Hacked Recording IMU System for less than $20

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Mar 21, 2017
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I described my recent exploits with Arduino and the Visuino programming environment on another thread.

Today, I pieced together a working system, albeit in development still, but capable of being flown in a rocket payload after
hardening connections and some more software tweaking. My main objective here is to show the possibility for instrumentation
at low hardware costs.

Starting with the Arduino Nano, which I got at 3 for $11, or $3.67 each as the base.


Then a MPU-6050 6DOF accelerometer/gyroscope module.


Finally, an OpenLog SD serial recording breakout.


I used the Visuino recording tutorial to hook up the Arduino Nano to the MPU-6050 and generate the sketch. I described all that in the other thread.


After getting this operational, I probed the TX port on the Nano to see what was happening. I was getting a string of logic level pulses, but had no idea of what they consisted of. On a whim, I hooked up the TX1 to the RX1 pin on the OpenLogger, with 9V and ground from the breadboard bus powering the OpenLogger (datasheet shows 3.3 to 12V at VCC OK there).

The Nano is powered by the same 9V to it's VCC port, however the MPU-6050 is powered by the 5V from the Nanos 5V pin. Again, that system is described in more detail by the Visuino site, with a youtube video explaining that part of the system.

I plugged in the battery, and the LED's on the SD logger indicated activity. I let it run for a few seconds, and then picked up the breadboard and rotated it around. Then unplugged the battery, pulled the micro-SD card from the logger, and put it into my desktop.
I had quite the shock, when I found that the logfile on the SD card was in the same formatted text as the serial window on the Visuino terminal. From there, it was a simple matter to import the text file off the SD card into Excel, and generate the charts you see below.

I am sitting here in a bit of disbelief, but it worked. A few item notes for further development.

1. The MPU-6050 has a maximum of ±16G, and right now is set at ±2G maximum for bench test work.
2. MPU-6050 gyro set currently set at 250 deg/s maximum. That can be modified though up to 2000 deg/s.
3. The entire system is set at 9600 baud, and I had to modify the config.txt file on the SD logger to work at that speed.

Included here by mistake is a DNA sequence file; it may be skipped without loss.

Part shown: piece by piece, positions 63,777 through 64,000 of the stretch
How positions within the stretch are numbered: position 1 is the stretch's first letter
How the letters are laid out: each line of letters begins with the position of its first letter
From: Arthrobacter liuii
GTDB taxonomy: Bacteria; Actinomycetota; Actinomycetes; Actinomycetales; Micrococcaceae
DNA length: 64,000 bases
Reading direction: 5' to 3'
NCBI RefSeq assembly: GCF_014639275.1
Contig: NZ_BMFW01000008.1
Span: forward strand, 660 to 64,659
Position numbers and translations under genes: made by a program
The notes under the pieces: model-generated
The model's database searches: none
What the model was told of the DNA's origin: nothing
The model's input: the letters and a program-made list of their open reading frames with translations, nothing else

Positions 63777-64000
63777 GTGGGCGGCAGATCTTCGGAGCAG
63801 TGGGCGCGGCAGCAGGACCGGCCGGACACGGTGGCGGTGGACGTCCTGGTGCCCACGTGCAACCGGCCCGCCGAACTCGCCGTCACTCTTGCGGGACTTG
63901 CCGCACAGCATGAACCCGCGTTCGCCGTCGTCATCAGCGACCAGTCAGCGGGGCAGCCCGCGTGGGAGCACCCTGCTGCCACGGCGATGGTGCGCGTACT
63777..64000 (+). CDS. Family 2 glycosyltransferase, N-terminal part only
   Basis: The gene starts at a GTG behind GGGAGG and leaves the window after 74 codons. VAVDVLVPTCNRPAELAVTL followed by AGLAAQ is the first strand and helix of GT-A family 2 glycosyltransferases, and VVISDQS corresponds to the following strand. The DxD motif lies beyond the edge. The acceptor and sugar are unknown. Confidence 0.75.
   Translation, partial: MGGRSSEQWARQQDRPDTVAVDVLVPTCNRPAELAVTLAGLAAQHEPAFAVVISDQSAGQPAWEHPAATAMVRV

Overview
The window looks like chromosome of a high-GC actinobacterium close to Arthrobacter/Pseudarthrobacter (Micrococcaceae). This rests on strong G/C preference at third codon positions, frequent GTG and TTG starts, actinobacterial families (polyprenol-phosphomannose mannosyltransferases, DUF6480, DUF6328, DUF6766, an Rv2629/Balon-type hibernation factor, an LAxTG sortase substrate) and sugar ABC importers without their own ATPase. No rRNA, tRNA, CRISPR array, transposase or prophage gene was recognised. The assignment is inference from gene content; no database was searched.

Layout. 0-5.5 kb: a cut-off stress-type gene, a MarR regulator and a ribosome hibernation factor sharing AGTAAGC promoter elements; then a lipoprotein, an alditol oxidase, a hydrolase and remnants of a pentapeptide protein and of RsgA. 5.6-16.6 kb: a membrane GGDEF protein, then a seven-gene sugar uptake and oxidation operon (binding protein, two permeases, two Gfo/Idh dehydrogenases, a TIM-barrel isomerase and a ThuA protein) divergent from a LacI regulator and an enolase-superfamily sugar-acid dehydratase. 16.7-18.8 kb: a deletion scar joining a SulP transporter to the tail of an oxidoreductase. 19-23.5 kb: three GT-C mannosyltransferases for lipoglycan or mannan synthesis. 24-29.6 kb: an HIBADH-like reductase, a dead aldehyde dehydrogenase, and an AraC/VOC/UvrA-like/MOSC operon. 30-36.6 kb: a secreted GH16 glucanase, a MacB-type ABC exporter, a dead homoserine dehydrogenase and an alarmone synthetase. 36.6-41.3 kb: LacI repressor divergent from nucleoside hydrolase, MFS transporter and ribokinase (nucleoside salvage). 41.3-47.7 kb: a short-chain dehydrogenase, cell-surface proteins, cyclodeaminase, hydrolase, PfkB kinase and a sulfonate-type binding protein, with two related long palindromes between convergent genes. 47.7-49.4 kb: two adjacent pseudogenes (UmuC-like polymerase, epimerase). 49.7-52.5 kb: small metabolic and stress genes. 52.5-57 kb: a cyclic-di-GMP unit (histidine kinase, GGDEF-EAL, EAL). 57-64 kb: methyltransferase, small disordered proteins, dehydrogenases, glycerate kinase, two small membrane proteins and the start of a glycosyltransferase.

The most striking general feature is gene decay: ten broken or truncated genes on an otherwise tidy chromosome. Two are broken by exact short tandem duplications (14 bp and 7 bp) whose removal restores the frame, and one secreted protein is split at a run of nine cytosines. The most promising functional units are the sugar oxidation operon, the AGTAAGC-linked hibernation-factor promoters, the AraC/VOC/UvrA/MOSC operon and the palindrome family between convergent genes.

4. I'm using an 8GB micro SD card, completely reformatted to FAT32 in the logger.
5. I still need to measure current draw, but it may be on the order of less than 100 mA even with SD writing.
6. I see no reason why this would not work with the higher G-level breakouts.
7. Possibility for adding temperature with current MPU-6050, and magnetometer with a MPU-9250.
8. Implementing a real time clock, and recording that data with each sample is a future project.
9. Powering using a 2S LiPo, instead of a 9V alkaline definitely possible.

Here is photo of the working bench system, and a couple of charts taken directly from the SD logfile just a few minutes ago.

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I've been following your work. Nice job! This is the kind of ingenuity I like to see!
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Having to push all of the data through that 9600bps port limits the sample rate to something that isn't especially useful. I figure about 60SPS if you record binary data.

I went with the Teensy 3.6 (the 3.5 would also work) because it integrated the SD interface on the card. The result is that I can record MPU-9250 data just as fast as it can' spit it out: 32,000SPS for the gyro. Overkill for most purposes of course.

As for clock accuracy, if the MPU is configured to source its clock from one of the gyro channels it does pretty well. At least my particular MPU-9250 did. Attached is a plot showing the number of timer clock ticks between acceleration samples which ran at 4,000SPS. Perfect would have been 15,000.


I've been following your work. Nice job! This is the kind of ingenuity I like to see!

Now you're gonna flip when you see this:

I signed up for a notification on this project and received the below notification just today! This guy has been developing the ULTIMATE flight computer! Crazy stuff here, and although on the opposite end of the price spectrum, quite the functionality list! Vectored thrust control? Check. Active stabilization? Check. Tilt inhibition? Check. And the list goes on! I am definitely in on this one!

See more here: https://www.bps.space/signal/#signal-avionics

Email message 10/09/17:


We’re go for flight.

View attachment 329800

After months of testing and development, Signal Avionics is ready for an experimental release to the public! This release, nicknamed Signal Alpha, will be available for $299 USD. Pre-orders open up next week on October 17th, 2017, and will ship in early November. Here is what the Signal Alpha package includes.

Signal Alpha flight computer

  • Thrust vectoring, data logging, quad deployment flight computer